Generally speaking, Broadcasting is always a minor portfolio attached to another ministry or assigned to a Minister of State or other junior minister. So if this is going to be the model going forward, the whole broadcasting portfolio will have to be taken more seriously, particularly if we are supposed to be moving towards smart technology and given the role the internet plays in all aspects of our lives now. If not the minister or at least the board that has to report to him or her should have that type of experience under their belt.
Beyond that, there is no doubt CBC TV8 needs a considerable upgrade in the quality of the programmes it offers. In 1987, there was a drive to produce more local programmes and this worked to some degree, but it probably did not go far enough because CBC tried to ‘go it alone’.
Apart from a few plays and game shows, it mainly produced discussion programmes, but CBC did attempt to reach out to the community in those days with a show similar in spirit to the current Baje to the World exercise called Reflecting the Pride back in the late 1980s.
The late Vic Brewster also organised a folk song competition around Independence, where artists were encouraged to submit new material and got a chance to perform it at a televised concert in Queens Park.
Today the world is a lot different, and we had two start-up channels in Trident 10 and the Caribbean Cooking channel, the latter of which seems to have disappeared from the radar of late, but both of which were busy producing indigenous shows.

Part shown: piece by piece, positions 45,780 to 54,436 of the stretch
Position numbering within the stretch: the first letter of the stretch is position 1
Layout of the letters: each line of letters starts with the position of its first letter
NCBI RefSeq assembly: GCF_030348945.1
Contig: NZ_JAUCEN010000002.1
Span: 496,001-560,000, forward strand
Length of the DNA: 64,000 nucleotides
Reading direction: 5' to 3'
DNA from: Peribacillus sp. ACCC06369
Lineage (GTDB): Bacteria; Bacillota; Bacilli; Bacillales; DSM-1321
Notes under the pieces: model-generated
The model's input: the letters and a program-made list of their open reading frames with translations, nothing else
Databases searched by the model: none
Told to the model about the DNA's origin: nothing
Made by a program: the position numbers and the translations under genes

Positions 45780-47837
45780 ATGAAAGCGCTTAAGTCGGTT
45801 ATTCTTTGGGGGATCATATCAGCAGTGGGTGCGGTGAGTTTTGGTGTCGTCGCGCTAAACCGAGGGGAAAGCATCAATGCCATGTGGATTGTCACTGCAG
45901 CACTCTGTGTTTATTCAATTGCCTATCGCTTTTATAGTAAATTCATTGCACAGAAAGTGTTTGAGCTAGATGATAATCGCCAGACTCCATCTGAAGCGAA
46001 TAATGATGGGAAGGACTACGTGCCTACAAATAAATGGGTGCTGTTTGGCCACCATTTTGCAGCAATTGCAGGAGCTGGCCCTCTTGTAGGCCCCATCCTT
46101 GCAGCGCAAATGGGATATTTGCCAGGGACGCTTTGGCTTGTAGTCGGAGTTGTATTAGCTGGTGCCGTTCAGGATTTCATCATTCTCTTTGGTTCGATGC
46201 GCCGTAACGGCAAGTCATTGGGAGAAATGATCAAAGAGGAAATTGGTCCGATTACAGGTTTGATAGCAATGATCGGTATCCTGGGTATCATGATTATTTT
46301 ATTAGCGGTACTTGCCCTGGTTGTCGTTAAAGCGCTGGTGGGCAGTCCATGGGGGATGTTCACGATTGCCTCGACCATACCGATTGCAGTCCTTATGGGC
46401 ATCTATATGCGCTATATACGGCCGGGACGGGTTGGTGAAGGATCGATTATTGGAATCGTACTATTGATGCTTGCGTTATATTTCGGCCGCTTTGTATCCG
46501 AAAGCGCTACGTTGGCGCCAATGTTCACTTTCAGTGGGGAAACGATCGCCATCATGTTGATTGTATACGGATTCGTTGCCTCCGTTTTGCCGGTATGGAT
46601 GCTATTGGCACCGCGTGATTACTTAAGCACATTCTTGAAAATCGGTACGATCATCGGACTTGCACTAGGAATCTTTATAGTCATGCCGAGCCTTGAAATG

There is a growing number of film producers and scriptwriters on the island whom CBC could engage to put together television movies and series, whether dramas or situation comedies.
In recognising that television production is costly in terms of equipment and talent, this would require financial or technical support whether via the Cultural Industries Development Authority, corporate Barbados or civil society organisations.
The reality is, with greater access to cable and live streaming, people these days tend mostly to watch only Newsnight or Mornin’ Barbados” on TV8 and then return to the foreign-based channels for more up to date and exciting programming.
It is high time that the ministry for broadcasting commission a comprehensive national survey to determine what Barbadians think about all aspects of the broadcast media.
We are not speaking of the surveys quoted by radio stations in advertisements as they seek ‘one-upmanship’ over the number of listeners they get. Rather, let us find out their views on local broadcasting in general, their levels of satisfaction, what they would like to see or hear, and how they would like to see or hear it, especially given the options available now.
It should encompass not only viewers and listeners of all ages and demographics but advertisers, content producers and other parties with an interest in the sector.
Based on these results, if properly respected and applied by the relevant authorities, CBC will, at last, be truly, to use two of their former slogans, “reflecting the pride” and “in touch with our community”.